The Akita is a powerful and solid dog—strong and muscular with a flat, heavy head and a strong, slightly short muzzle. The Akita is slightly longer than he is tall with a broad, deep chest and level back. The head is broad and shaped like a blunt triangle. The stop is well defined with a shallow groove going up the center of the forehead. The small, erect ears are carried forward and in line with the neck. The small, triangular eyes are dark brown. The nose is generally black (brown is permitted on white Akitas, but black is preferred), and the lips are black though the tongue is pink. The teeth should meet in a scissors bite, though a level bite is accepted. The tail is carried high and curled over the back. The Akita has webbed, catlike feet and is a fine swimmer. The double coat is composed of a harsh, stand-off outer coat insulated with a thick, soft undercoat. All coat colors, including brindle and pinto, are allowed. Bright, clear colors are preferred.
The Akita is considered the national dog of Japan and is designated as a natural monument there. The breed has had many uses: first as an Imperial guard dog; and then as a fighting dog; a hunter of deer and bear; for sledding; and for police, army, and guard work. The Akita has keen hunting abilities and can even hunt in deep snow. He has a soft mouth, so he is suitable for waterfowl retrieval. In Japan, small statues of the Akita are often sent to ill people to express a wish for their speedy recovery, and to parents of a newborn child to symbolize health. The first Akita was brought to the United States by Helen Keller. American servicemen also brought Akitas to the U.S. after World War II.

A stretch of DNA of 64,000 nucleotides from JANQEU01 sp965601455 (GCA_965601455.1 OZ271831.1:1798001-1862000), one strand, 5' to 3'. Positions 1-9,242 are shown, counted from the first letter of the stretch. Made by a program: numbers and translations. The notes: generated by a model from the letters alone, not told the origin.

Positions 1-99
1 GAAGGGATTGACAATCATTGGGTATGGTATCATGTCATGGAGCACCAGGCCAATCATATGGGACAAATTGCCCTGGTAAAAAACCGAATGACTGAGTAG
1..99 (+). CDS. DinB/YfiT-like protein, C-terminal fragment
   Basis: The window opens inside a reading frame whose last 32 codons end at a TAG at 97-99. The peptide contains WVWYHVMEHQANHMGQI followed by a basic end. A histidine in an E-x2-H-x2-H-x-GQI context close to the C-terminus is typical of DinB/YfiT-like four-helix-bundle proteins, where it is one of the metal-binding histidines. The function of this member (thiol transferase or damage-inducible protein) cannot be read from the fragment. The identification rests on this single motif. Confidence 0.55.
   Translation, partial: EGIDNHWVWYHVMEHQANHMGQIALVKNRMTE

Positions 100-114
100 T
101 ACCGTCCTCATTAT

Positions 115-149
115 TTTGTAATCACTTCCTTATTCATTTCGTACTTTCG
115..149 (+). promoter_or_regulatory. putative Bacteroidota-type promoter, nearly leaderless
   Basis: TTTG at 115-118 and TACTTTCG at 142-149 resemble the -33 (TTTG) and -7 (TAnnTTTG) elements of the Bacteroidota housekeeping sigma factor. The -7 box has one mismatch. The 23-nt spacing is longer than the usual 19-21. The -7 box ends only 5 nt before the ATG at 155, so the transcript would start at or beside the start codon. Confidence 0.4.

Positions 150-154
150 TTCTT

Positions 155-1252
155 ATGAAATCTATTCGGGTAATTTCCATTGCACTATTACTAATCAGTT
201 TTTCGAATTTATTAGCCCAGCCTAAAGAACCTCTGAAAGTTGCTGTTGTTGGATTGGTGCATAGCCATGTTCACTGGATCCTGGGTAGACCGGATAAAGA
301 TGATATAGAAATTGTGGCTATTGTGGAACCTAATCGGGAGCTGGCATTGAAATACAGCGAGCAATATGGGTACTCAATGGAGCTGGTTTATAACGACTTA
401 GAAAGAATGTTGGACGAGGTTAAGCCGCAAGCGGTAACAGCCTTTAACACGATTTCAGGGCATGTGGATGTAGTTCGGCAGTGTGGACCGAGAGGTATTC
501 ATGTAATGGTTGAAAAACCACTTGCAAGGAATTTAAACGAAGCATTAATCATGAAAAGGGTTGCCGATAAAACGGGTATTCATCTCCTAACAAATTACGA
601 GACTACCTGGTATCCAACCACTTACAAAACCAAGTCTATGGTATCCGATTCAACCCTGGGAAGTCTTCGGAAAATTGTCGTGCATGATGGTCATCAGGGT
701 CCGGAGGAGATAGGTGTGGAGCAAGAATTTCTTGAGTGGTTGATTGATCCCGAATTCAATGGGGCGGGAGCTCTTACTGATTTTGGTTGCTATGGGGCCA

Docile, but sometimes impetuous. Careful, very affectionate with family, intelligent, and courageous. Fearless. Very willful—needs firm training as a puppy. First-class guard: Japanese mothers would often leave their children in the family Akita's care. Extremely faithful. Thrives on companionship.